We’ve just come across [Bithead]’s amazing, robotically-automated mashup of miniature golf and Connect Four, which also includes an AI opponent who pulls no punches in its drive to win. Connect Fore! celebrates Scotland — the birthplace of golf, after all — and looks absolutely fantastic.
The way it works is this: players take turns putting colored balls into one of seven different holes at the far end of the table. Each hole feeds to a clear tube — visible in the middle of the table — which represent each of the columns in a game of Connect Four.
Each player attempts to stack balls in such a way that they create an unbroken line of four in their color, either horizontally, vertically, or diagonally. In a one-player game, a human player faces off against “Scotty”, the computer program that chooses its moves with intelligence and fires balls from a robotic turret.
[Bithead] started this project as a learning experience, and being such a complex project, the write-up is extensive. We really recommend reading through the whole thing if you are at all interested in what goes into making such a project work.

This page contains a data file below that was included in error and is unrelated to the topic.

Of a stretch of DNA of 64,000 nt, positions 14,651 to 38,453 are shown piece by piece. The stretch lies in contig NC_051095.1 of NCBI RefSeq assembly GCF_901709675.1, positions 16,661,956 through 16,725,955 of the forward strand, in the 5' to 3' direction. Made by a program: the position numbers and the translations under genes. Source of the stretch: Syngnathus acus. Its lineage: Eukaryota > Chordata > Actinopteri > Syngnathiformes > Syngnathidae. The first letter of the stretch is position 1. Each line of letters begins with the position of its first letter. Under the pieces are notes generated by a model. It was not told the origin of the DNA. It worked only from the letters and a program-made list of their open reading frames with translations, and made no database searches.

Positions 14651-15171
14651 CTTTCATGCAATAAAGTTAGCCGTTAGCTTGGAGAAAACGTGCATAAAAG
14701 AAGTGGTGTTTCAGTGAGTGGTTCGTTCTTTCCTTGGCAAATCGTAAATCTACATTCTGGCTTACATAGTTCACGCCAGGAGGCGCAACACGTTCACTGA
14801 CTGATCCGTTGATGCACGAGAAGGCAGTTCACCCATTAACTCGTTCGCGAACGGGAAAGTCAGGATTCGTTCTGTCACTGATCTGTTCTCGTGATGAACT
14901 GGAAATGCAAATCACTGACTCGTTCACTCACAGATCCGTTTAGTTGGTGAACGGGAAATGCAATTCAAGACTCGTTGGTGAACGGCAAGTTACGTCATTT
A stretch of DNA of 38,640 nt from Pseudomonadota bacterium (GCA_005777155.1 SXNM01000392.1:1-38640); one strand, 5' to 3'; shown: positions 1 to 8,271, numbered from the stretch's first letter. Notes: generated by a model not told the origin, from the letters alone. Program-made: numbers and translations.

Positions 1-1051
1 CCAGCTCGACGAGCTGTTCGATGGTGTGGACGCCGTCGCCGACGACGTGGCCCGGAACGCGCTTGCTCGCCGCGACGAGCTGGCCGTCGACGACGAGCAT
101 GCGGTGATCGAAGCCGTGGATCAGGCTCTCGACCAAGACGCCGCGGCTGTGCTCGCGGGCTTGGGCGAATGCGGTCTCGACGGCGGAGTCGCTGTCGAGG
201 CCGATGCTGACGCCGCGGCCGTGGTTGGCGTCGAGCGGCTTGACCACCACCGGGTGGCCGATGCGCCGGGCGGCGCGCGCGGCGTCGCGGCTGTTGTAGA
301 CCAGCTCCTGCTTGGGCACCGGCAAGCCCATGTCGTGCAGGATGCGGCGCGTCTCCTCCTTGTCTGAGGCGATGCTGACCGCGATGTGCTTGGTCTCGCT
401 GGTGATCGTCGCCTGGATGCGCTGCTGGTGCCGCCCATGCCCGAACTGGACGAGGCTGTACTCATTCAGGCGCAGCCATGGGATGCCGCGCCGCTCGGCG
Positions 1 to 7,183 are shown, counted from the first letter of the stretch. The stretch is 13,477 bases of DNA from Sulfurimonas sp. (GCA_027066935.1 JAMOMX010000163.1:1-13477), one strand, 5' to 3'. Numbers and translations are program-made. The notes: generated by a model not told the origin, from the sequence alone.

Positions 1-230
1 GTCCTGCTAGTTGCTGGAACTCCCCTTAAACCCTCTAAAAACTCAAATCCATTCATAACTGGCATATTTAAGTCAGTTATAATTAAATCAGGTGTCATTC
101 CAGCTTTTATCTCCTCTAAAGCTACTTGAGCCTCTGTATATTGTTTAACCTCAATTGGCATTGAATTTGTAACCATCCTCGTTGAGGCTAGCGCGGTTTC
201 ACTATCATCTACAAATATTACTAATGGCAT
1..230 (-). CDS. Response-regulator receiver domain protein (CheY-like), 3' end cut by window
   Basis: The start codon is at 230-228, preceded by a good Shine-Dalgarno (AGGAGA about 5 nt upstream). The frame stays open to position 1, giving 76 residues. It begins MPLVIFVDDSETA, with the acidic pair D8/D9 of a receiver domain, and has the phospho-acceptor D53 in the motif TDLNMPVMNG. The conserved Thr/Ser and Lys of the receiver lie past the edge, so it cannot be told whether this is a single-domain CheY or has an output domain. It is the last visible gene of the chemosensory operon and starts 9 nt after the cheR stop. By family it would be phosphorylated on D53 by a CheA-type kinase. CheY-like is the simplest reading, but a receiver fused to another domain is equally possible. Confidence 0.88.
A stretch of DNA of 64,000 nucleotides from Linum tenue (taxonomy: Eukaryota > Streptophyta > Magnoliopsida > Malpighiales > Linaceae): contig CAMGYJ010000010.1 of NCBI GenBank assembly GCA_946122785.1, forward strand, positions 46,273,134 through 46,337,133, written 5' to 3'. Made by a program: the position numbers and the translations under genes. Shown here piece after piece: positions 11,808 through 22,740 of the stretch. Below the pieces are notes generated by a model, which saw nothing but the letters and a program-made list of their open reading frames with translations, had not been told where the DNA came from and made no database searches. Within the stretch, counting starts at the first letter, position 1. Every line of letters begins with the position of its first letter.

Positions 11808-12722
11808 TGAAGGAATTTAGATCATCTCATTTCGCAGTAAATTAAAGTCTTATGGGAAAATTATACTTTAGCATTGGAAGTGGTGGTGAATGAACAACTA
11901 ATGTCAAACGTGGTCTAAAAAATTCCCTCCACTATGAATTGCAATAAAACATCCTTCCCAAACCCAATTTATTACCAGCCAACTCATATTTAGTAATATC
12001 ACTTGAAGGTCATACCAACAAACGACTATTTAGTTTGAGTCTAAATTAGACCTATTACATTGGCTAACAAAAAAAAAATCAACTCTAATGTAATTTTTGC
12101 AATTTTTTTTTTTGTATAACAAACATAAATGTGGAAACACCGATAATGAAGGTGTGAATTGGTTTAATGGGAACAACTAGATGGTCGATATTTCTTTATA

What’s particularly interesting is all of the ways in which things nearly worked, or needed nudging or fine adjustment. One might think that reliably getting a ball to enter a hole and roll down a PVC tube wouldn’t be a particularly finicky task, but it turns out that all kinds of things can go wrong.
Even finding the right play surface was a challenge. [Bithead]’s first purchase from Amazon was a total waste: it looked bad, smelled bad, and balls didn’t roll well on it. There are high-quality artificial turfs out there, but the good stuff gets shockingly expensive, and such a small project pretty much pigeonholes one as a nuisance customer when it comes to vendors. The challenges [Bithead] overcame serve as a reminder to keep the 80/20 rule (or Pareto principle) in mind when estimating what will get a project to the finish line.
Right under the page break below is a brief video tour of the completed table, and after that, you can watch a game in action as [Bithead] faces off against Scotty the AI. Curious about the inner workings? The last video has some build details that fill in a few blanks from the write-up.
We’ve seen an automated Chess table before, but this is an entirely other, utterly fantastic level of work.